I think all these years, I didn’t really understand.  I didn’t understand that you protected us all from the horror and trauma that you had to face.  You did not allow yourself to become lost in the past.  You refused to dwell there.  You went about building a future.  You had to do this in order to survive.  In your quiet way, you and mom got your college education.  You kept your mother and siblings from drowning and brought your own children into the world at the same time.  Even when I went through eye surgery as an infant and you were told I was blind, you did not falter.  You and mom worked and went to classes while never leaving me alone in the hospital for a single minute.  In a time that parents didn’t stay with their children in the hospital, you didn’t leave me alone.

Then, when we were almost grown.  When all involved could stand on their own two feet.   When holding your silence was going to wreck you and the future you had worked so hard to build.  Only then did you look back.  Only then did you mourn the past.  For the first time in my life, I saw you cry.  You did not cry from anger or bitterness, but with grief of a boy abandoned by his father.

Your sacrifice gave me a childhood.  One that was wholesome and carefree.  You made sure I had a strong and loving father to lean on even in my 40’s.  You built me a future.  Then you taught me how to survive.

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We went for a long walk just a few days ago, and you were already listening for a ‘future calling to you’.  Something left undone.  Something only you could fulfill.  Something meaningful to leave behind.  Something that would secure a future for both your land and your descendants.   Something that you had to beat this cancer so you could build.

Rabbi Sacks explains, “Abraham heard the future calling to him. Sarah had died. Isaac was unmarried. Abraham had neither land nor grandchildren. He did not cry out, in anger or anguish, to God. Instead, he heard the still, small voice saying: The next step depends on you. You must create a future that I will fill with My spirit. That is how Abraham survived the shock and grief. God forbid that we experience any of this, but if we do, this is how to survive.”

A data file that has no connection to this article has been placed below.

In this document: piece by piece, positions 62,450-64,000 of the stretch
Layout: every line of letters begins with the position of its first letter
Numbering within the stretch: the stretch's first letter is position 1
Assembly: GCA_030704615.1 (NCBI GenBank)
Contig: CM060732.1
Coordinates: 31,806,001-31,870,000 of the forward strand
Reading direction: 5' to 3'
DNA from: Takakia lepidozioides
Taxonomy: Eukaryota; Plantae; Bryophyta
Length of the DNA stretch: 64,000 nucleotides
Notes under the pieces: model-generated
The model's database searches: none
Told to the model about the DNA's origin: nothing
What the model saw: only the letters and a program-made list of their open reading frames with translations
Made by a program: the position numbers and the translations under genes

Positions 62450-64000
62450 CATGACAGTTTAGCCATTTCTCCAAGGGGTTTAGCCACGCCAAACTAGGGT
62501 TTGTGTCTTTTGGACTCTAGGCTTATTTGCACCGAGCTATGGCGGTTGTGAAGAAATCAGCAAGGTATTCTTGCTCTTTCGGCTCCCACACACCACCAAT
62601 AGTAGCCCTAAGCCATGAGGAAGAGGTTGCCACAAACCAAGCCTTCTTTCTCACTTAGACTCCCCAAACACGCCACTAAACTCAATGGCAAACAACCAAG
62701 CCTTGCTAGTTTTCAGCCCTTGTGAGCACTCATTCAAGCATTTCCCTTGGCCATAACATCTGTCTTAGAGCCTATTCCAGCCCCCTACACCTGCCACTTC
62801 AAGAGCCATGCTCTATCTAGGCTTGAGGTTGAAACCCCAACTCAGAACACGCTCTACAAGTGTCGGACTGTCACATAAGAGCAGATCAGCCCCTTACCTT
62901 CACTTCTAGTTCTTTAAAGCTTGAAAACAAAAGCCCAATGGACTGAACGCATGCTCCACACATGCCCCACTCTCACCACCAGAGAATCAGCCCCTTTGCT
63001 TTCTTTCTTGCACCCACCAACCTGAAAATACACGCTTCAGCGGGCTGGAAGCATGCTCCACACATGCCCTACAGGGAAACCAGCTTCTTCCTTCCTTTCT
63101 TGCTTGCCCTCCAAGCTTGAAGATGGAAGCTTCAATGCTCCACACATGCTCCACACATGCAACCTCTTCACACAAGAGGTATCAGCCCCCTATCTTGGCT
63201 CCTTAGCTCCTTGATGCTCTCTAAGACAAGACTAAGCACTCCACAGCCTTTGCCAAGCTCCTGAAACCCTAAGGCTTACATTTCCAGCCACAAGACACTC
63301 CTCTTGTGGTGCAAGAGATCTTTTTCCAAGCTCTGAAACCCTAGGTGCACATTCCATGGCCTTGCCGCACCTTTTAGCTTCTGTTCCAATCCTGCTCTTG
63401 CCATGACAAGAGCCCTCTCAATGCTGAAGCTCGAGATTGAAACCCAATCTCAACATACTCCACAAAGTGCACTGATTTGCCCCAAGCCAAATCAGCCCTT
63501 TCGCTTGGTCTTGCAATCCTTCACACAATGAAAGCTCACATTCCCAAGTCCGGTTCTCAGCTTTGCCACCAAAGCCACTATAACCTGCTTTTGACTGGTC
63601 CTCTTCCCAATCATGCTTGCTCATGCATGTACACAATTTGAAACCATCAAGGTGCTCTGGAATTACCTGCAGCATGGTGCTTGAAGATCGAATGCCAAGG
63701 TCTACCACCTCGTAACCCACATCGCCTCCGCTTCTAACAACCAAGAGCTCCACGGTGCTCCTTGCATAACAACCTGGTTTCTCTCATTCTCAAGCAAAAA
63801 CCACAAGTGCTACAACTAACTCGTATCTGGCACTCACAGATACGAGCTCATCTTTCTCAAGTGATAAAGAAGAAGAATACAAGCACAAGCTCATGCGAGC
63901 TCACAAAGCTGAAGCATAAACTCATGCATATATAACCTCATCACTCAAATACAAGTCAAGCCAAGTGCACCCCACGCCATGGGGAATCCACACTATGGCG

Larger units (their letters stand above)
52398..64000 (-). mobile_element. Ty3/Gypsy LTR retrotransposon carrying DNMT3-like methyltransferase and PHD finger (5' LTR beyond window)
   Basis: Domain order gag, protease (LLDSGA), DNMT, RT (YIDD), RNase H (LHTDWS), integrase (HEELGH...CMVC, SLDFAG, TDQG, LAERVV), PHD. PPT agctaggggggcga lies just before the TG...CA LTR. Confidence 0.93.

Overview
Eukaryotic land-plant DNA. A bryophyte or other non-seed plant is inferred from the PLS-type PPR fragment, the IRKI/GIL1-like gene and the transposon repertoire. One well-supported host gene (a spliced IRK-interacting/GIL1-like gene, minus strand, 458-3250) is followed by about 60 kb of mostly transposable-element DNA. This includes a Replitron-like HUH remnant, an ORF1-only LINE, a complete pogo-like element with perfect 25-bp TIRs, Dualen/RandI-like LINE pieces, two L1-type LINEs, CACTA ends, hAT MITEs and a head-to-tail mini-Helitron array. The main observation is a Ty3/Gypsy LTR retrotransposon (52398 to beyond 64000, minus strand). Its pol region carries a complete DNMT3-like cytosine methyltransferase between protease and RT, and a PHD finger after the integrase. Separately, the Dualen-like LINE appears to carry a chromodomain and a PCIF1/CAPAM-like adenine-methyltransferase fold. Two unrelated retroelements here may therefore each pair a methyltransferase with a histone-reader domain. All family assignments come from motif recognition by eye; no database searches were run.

I spent my day writing this to you.  (There were a few interruptions and loud children running around)  I can’t say it was my finest parenting hour.  My body was here while my heart was hovering and fretting outside the OR.   You made it through surgery and are resting comfortably tonight.  I am so thankful.  I honestly would not have been surprised if they had reported you walked OUT of the OR after surgery.

Dad, you have faced both tragedy and miracle in your life.  You have faced each with grace and quiet strength.  You have the survivor instinct to get after building a future when faced with trauma.  You are like Abraham.   I will always carry with me an image of you WALKING to the OR today.   It sums up how you live your life.  Walking forward on your own two feet, with quiet dignity and courage to face whatever comes.

Your loving daughter and greatest admirer

Michaux

 

 

 

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the souls of my tribe

Cousins

When I was 17, I lived through a nuclear explosion.  My parents divorced.

Before that day I had lived my life full of family. Not just my sister and parents living our life in our little house together, but my enormous comforting cushion of 23 aunts and uncles, 27 cousins and 3 living grandparents.

Up until that day I spent many hours growing that connection, sharing experiences, creating memories with ‘my people’. People with whom I shared a genetic pool and a history.  My tribe. It wasn’t something I gave much thought.   I had the privilege of taking it all for granted.

After our nuclear family explosion, there was a black hole where that cushion of family had been.   It wasn’t really anyone’s fault.   Just the fall out of that type of war.  My uncle Andy was the only one close enough to walk with us through the rubble.

We left our home we grew up in and were taken to new homes.  We were handed a new family. Step family.  My sister and I tried to forge bonds there. We failed. Perhaps we were half hearted in our attempt. There was no shared genes or history there. There was instead, a shared wariness. A jealousy over the territory of our parents.

We decided to not need it. To not need family. To not need to be a part of our tribe. We had each other, it could be enough.  So my sister and I became an island. Shipwrecked and lonely. We didn’t admit this to any one but each other. It was our shameful little secret of isolation. Everybody else seemed to have that happy Thanksgiving  thing going on. That Rockefeller Christmas. It was just us. We were the tainted broken ones not good enough to be included any more.